# Difference between revisions of "Relative Running Economy"

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− | + | Because [[Running Economy]] is so important but so hard to measure, I've developed this simple alternative. This Relative Running Economy is based on how many heart beats are used for the distance covered as described in [[Running Economy]]. | |

− | + | =Online Calculator= | |

− | + | Assuming you know the distance you ran, your average [[Heart Rate]] and the time it took, you can calculate your efficiency. If you know your [[Resting Heart Rate]], enter that as well to optimize the calculation. | |

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− | Assuming you know the distance you ran, your average | ||

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<html> | <html> | ||

<style type="text/css"> | <style type="text/css"> | ||

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</table> | </table> | ||

<button name="Calculate">Calculate</button><br> | <button name="Calculate">Calculate</button><br> | ||

+ | </form> | ||

</html> | </html> | ||

− | = | + | =Suunto Ambit App= |

− | + | I have developed two apps that calculate Relative Running Economy for the Suunto Ambit. One calculates a [http://www.movescount.com/apps/app10034021-Average_Relative_Running_Economy moving average] and the other a [http://www.movescount.com/apps/app10034023-Smoothed_Relative_Running_Economy smoothed current value]. | |

− | + | =Garmin Utility= | |

− | + | If you have a Garmin GPS, this utility will analyze the TCX files to calculate efficiency. | |

− | + | [[File:Garmin Efficiency Screenshot.jpg|none|thumb|500px|Screen shot of the Garmin Efficiency Calculator.]] | |

− | + | You can download it from [http://fellrnr.com//Utilities/GarminEfficiency/GarminEfficiency.exe http://fellrnr.com//Utilities/GarminEfficiency/GarminEfficiency.exe]. Look for the tooltips that pop up when you hover over an option; they'll provide some help. | |

− | + | [[File:Garmin Efficiency Tooltip.jpg|none|thumb|500px|An example tooltip that gives help.]] | |

− | + | =A more impressive alternative= | |

− | + | [[Alternative Efficiency Calculator]] uses age, gender, and weight to calculate Calories consumed, and therefore estimate the absolute efficiency. While this is more impressive and allows for comparison between runners, it makes quite a few assumptions in the calculations. If you know your VO<sub>2</sub>max, this calculation becomes somewhat more accurate, but should still be considered only a rough approximation. Overall, I believe the simpler approach is better. | |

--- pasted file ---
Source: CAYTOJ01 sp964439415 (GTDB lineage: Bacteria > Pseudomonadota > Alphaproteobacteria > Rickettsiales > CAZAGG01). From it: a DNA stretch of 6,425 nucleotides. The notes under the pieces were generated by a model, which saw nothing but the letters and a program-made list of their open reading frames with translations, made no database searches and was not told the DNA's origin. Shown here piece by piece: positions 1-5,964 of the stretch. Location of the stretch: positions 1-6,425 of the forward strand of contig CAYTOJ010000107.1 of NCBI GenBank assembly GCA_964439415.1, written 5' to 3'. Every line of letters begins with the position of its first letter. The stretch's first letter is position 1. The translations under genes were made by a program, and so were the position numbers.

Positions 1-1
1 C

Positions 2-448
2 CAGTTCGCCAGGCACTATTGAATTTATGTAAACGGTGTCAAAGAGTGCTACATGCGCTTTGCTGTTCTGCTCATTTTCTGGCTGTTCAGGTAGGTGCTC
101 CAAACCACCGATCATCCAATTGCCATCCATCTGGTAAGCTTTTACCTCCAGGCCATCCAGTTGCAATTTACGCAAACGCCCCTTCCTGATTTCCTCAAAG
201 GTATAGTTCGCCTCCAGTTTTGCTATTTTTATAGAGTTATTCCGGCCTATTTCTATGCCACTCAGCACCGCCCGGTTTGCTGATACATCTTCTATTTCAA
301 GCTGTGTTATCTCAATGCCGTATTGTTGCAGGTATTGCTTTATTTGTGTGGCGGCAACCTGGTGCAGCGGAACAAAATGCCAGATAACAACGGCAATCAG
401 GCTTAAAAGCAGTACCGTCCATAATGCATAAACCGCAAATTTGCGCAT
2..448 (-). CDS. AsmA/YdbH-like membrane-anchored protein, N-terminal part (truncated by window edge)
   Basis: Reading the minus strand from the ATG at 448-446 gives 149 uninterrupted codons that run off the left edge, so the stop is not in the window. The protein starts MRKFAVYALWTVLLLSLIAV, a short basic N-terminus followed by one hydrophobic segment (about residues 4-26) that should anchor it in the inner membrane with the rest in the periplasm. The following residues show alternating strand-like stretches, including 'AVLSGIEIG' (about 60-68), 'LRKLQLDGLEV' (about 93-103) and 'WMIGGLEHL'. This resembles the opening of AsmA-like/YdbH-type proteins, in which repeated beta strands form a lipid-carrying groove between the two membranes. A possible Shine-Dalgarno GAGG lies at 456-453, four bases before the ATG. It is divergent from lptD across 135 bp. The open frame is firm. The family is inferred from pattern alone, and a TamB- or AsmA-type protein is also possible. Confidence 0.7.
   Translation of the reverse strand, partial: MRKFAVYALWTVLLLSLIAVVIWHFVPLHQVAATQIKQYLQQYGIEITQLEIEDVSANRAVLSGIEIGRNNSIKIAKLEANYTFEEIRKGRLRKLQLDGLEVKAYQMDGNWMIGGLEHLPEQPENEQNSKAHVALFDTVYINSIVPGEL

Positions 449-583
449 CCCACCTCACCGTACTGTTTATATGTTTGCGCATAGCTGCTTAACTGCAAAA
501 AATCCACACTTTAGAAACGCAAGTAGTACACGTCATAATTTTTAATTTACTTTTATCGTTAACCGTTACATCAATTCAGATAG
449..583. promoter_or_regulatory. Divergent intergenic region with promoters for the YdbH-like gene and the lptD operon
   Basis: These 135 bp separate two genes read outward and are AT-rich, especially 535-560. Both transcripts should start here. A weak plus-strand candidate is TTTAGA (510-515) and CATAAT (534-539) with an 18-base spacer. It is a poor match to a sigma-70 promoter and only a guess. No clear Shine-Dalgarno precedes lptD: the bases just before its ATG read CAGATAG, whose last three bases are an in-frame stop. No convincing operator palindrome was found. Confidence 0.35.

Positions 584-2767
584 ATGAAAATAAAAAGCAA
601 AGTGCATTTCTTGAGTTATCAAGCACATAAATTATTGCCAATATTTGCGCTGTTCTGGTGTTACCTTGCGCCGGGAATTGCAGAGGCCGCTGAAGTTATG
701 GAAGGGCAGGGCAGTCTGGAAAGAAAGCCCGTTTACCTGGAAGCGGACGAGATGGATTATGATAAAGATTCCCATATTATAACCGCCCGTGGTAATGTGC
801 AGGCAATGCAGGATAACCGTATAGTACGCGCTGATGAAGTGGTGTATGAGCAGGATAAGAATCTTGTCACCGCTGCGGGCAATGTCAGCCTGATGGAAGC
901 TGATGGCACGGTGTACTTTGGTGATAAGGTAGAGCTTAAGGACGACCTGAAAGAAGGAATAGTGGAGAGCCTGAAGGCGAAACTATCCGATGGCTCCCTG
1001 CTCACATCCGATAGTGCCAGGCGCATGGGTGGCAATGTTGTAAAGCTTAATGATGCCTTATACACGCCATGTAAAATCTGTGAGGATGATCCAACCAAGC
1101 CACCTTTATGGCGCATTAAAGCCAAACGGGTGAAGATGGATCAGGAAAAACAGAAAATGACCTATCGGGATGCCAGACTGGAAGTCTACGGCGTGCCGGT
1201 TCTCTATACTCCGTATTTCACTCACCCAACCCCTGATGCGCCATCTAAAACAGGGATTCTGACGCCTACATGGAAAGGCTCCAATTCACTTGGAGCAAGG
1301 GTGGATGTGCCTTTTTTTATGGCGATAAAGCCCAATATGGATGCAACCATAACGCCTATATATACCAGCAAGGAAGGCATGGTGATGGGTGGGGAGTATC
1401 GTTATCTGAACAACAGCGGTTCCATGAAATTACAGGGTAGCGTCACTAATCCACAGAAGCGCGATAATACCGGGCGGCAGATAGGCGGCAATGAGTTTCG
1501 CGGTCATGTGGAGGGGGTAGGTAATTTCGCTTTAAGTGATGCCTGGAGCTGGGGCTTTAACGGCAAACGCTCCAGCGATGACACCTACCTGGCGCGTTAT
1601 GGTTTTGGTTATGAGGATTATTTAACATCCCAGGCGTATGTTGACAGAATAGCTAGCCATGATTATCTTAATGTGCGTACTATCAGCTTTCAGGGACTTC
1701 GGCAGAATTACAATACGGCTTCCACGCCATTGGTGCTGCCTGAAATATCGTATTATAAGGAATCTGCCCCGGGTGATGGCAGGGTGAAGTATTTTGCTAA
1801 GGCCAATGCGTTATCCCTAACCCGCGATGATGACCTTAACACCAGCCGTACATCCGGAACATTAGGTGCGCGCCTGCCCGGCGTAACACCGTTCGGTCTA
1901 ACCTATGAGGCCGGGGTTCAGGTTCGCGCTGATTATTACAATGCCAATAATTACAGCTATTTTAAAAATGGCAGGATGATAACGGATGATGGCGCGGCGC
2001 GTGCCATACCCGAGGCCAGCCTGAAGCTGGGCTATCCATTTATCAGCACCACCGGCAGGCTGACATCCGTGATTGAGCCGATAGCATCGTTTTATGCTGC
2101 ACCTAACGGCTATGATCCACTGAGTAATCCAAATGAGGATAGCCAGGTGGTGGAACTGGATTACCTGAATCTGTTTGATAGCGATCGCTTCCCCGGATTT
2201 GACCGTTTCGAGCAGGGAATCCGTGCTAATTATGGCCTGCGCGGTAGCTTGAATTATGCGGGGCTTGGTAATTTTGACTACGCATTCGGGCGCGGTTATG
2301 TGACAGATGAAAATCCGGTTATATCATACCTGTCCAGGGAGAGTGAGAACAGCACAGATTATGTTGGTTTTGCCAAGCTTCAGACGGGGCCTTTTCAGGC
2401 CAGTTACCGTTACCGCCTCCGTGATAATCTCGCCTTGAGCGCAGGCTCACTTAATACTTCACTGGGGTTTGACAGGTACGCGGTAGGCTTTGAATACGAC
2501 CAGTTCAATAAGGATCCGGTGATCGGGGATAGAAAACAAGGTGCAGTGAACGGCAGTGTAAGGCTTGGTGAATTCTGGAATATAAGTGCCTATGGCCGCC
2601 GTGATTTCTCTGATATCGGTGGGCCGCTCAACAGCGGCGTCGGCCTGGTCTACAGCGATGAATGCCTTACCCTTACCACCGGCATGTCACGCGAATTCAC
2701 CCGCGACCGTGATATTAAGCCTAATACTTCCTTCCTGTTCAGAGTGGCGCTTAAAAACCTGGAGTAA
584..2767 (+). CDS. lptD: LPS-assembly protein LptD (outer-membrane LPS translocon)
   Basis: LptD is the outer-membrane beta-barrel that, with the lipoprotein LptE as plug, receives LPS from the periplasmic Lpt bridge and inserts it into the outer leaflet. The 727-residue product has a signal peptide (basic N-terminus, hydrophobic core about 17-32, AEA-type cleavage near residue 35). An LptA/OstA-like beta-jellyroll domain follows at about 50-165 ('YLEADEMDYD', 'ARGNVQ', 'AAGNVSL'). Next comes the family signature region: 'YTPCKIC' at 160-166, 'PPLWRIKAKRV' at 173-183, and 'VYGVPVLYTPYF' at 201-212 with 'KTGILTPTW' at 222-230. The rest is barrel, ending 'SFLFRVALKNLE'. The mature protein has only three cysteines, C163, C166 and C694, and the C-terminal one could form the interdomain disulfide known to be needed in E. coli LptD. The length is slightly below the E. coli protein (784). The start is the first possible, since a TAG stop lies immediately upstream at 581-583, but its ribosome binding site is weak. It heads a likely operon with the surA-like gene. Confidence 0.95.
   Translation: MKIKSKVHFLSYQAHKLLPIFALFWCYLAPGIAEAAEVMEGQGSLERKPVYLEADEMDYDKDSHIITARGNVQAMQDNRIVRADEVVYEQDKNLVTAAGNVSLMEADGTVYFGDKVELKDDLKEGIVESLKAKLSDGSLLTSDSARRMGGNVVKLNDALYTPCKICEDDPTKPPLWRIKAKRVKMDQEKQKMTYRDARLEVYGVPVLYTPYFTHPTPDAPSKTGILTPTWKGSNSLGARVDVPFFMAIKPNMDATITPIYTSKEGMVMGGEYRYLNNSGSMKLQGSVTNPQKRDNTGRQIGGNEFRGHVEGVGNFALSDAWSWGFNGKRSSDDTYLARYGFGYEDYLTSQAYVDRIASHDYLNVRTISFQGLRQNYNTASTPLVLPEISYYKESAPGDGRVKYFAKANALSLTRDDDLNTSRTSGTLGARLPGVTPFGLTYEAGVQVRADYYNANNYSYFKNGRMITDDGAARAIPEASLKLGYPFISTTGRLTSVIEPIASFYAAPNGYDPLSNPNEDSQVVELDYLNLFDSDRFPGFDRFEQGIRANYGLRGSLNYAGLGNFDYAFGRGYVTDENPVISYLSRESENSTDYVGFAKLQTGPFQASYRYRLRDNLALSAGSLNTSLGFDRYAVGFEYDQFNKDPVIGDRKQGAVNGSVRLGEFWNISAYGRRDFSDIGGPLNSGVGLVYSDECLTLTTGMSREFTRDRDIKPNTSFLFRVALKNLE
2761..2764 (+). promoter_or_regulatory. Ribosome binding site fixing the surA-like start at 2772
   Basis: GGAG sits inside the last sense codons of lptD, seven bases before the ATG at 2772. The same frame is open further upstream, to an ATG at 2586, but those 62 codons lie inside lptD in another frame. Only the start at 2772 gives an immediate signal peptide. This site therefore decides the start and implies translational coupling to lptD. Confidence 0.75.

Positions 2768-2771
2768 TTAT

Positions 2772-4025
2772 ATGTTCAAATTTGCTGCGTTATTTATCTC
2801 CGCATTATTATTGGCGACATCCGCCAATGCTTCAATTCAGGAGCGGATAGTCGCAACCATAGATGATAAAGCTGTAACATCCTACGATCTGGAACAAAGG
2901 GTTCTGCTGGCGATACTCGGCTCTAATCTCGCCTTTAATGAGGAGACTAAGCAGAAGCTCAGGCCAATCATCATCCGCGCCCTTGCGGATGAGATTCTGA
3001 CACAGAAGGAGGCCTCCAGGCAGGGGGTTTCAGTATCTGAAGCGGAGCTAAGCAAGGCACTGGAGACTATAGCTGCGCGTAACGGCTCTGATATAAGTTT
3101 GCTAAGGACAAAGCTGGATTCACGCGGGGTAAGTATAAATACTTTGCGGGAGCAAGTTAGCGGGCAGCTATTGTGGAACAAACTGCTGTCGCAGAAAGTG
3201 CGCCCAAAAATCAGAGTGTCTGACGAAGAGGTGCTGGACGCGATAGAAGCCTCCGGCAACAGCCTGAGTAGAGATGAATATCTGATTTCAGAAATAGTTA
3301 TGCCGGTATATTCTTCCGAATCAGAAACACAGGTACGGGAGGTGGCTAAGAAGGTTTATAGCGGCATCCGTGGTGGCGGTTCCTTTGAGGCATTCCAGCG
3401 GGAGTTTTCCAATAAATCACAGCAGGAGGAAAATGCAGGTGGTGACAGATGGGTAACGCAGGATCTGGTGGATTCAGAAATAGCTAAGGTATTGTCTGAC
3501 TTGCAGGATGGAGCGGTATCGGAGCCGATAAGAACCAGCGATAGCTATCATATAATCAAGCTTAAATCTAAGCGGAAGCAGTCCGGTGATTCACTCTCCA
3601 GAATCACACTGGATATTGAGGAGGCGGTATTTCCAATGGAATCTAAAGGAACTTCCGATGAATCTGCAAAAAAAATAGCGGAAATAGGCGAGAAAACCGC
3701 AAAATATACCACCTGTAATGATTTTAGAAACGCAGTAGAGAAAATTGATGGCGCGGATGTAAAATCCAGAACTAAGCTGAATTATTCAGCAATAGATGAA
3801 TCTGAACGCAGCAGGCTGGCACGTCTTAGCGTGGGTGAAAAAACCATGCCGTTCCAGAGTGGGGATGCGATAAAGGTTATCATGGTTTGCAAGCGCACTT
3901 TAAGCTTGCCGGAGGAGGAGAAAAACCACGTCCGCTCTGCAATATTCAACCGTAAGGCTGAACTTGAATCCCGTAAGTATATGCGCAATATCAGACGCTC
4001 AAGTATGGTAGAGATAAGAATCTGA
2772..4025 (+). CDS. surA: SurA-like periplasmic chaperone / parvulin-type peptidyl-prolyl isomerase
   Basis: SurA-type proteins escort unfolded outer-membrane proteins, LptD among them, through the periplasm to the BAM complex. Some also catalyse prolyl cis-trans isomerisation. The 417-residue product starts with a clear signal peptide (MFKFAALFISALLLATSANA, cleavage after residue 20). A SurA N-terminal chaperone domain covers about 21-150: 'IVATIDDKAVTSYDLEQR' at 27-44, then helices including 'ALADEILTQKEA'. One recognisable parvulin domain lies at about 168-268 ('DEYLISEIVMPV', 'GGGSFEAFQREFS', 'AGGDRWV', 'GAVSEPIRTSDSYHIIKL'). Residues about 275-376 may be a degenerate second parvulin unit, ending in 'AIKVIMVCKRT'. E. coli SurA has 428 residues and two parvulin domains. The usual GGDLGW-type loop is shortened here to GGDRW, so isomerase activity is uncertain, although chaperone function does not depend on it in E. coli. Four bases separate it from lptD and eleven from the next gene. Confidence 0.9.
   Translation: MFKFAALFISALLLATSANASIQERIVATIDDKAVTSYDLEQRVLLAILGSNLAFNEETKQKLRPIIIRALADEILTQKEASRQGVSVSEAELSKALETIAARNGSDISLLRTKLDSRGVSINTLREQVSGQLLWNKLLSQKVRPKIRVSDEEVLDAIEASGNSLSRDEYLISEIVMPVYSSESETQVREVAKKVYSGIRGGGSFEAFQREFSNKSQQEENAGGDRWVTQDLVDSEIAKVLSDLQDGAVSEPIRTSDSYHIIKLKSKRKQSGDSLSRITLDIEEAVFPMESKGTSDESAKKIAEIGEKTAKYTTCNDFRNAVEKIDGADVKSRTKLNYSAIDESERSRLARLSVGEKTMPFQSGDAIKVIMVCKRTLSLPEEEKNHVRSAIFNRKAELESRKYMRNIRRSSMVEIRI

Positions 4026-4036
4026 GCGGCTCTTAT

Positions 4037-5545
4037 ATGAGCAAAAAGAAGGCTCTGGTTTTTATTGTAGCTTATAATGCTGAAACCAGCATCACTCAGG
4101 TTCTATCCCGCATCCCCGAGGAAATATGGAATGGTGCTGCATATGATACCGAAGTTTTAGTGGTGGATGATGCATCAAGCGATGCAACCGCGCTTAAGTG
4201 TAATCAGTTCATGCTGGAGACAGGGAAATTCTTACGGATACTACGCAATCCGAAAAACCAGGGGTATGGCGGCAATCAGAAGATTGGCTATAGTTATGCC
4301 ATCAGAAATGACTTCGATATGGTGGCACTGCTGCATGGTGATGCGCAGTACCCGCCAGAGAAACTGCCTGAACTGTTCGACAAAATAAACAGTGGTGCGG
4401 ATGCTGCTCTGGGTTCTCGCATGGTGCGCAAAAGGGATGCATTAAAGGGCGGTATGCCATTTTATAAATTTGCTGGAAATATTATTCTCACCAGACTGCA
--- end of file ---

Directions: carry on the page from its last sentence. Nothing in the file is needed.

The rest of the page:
− | + | [[Category:Science]] | |

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− | [[Alternative Efficiency Calculator]] uses age, gender, and weight to calculate Calories consumed, and therefore the absolute efficiency. While this is more impressive and allows for comparison between runners, it makes quite a few assumptions in the calculations. If you know your VO<sub>2</sub>max, this calculation becomes somewhat more accurate, but should still be considered only a rough approximation. |

## Latest revision as of 14:49, 7 July 2015

Because Running Economy is so important but so hard to measure, I've developed this simple alternative. This Relative Running Economy is based on how many heart beats are used for the distance covered as described in Running Economy.

# 1 Online Calculator

Assuming you know the distance you ran, your average Heart Rate and the time it took, you can calculate your efficiency. If you know your Resting Heart Rate, enter that as well to optimize the calculation.

# 2 Suunto Ambit App

I have developed two apps that calculate Relative Running Economy for the Suunto Ambit. One calculates a moving average and the other a smoothed current value.

# 3 Garmin Utility

If you have a Garmin GPS, this utility will analyze the TCX files to calculate efficiency.

You can download it from http://fellrnr.com//Utilities/GarminEfficiency/GarminEfficiency.exe. Look for the tooltips that pop up when you hover over an option; they'll provide some help.

# 4 A more impressive alternative

Alternative Efficiency Calculator uses age, gender, and weight to calculate Calories consumed, and therefore estimate the absolute efficiency. While this is more impressive and allows for comparison between runners, it makes quite a few assumptions in the calculations. If you know your VO_{2}max, this calculation becomes somewhat more accurate, but should still be considered only a rough approximation. Overall, I believe the simpler approach is better.

- Category:Science